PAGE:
In an unprecedented move, a 30-member delegation from the Jewish Federations of North America (JFNA) flew to Israel on Tuesday evening for a whirlwind 24-hour stay. Upon the delegation’s return, The Media Line spoke with Eric Fingerhut, JFNA president and CEO, who gave a candid assessment of meetings with Israeli officials from both thegovernment and the opposition as the country continues to be divided over judicial reform legislation currently being pushed through the Knesset.
Alarmed at the contours of the Israeli government’s proposed reforms to the country’s judicial system, the breakneck pace with which it is moving forward through the legislative process and the divisions the process is causing, the delegation during its meetings with political and thought leaders called for immediate compromise, andrelayed American Jewish concerns about the potential damage the government’s plan, if instituted as is, will have on Israel-Diaspora relations.
Eric Fingerhut, JFNA president and CEO, told The Media Line that “you cannot overestimate how critical the case for Israel as a Jewish and democratic state is to the support of Israel. I don't just mean monetary support from private philanthropy and the governments of the United States, but emotional support, and wanting to send our kids to Israel and to be involved in causes supporting Israel and having Israel be as an important part of our Jewish identity. … I think these are things that cannot be taken for granted.”
Fingerhut said that, despite some criticisms in Israeli circles that American Jewry should stay out of this debate, everyone the delegation met with – including those in the governing coalition, “expressed enormous gratitude that we came, that we obviously care about what's happening in Israel, and that we want to not only share the reactionsand the concerns from North America, but we want to help because this is obviously just tearing Israel apart.”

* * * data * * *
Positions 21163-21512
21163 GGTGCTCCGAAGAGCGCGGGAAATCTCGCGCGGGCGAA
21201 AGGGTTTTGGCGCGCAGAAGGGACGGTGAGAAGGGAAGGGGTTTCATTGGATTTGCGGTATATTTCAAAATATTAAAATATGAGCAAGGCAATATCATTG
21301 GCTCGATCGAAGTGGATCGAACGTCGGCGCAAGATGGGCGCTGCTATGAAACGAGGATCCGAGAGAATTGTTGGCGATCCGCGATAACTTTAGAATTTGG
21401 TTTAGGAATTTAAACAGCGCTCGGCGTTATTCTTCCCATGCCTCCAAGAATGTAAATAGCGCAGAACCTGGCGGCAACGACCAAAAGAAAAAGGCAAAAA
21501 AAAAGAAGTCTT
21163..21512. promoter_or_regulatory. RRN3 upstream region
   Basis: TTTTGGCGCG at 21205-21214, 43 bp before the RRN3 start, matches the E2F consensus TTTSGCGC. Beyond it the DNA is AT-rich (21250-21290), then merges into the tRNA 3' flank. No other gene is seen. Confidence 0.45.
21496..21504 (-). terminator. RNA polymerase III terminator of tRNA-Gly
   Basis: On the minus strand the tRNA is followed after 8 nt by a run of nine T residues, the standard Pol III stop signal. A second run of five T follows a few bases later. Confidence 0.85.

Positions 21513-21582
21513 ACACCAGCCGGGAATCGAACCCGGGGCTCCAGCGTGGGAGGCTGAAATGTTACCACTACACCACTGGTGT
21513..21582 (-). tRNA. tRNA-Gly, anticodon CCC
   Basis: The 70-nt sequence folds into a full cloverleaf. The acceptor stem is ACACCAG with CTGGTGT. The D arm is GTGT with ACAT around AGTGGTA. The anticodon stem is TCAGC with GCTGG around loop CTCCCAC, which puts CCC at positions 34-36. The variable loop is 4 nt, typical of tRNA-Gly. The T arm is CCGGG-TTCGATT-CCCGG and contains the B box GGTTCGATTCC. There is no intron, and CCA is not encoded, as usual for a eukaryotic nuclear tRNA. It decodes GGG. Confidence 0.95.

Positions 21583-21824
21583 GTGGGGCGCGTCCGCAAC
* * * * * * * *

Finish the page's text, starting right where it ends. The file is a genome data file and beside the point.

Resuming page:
Despite the government’s immediate rejection of a compromise plan laid out on Wednesday evening by Israeli President Isaac Herzog, which JFNA backs as a baseline for negotiations, Fingerhut said it is significant that everyone the delegation spoke with – including the judicial reform plan’s architect, Knesset member Simcha Rothman, whochairs the Knesset's Constitution, Law and Justice Committee – saw an opportunity forcompromise and a need to change some elements of the current package.
“There isn't anybody saying: ‘It's this or nothing. It's got to be 100% my way.’ Now, thatis distinguished from whether there is a path to negotiation and to compromise,” saidFingerhut. He added that those who feel like the current debate in Israel is a typical
negotiation where both sides present maximalist opening positions before meetingsomewhere closer to the middle “probably underestimated and set off a conflagrationthat I’m guessing they didn't expect. Once that starts to happen, then people startsaying things about each side and digging in their heels, and compromise starts to looklike defeat.”
Who did JFNA meet with in Israel?
During the JNFA fly-in, members of the delegation met with Herzog, Economy Minister Nir Barkat (Likud), Opposition Leader Yair Lapid (Yesh Atid), lawmaker Benny Gantz (National Unity), Rothman (Religious Zionism) and lawmaker Danny Danon (Likud), along with other members of the Knesset from the coalition and opposition, and seniorbusiness leaders who oppose the reforms. While Fingerhut said those meetings were private and off the record, he indicated that Rothman “didn't in any way question what we were there for and listened to ourappeals to him for negotiation and compromise. He very much wanted to make sure that we understood the deep motivation behind his position that, to him, was a correction of historic wrongs that have, in his opinion, created imbalance between the judiciary and the Knesset, and gave several examples that he felt exemplify that.”Fingerhut noted that Rothman is among those who want to make as few changes as possible to the current government-backed outline.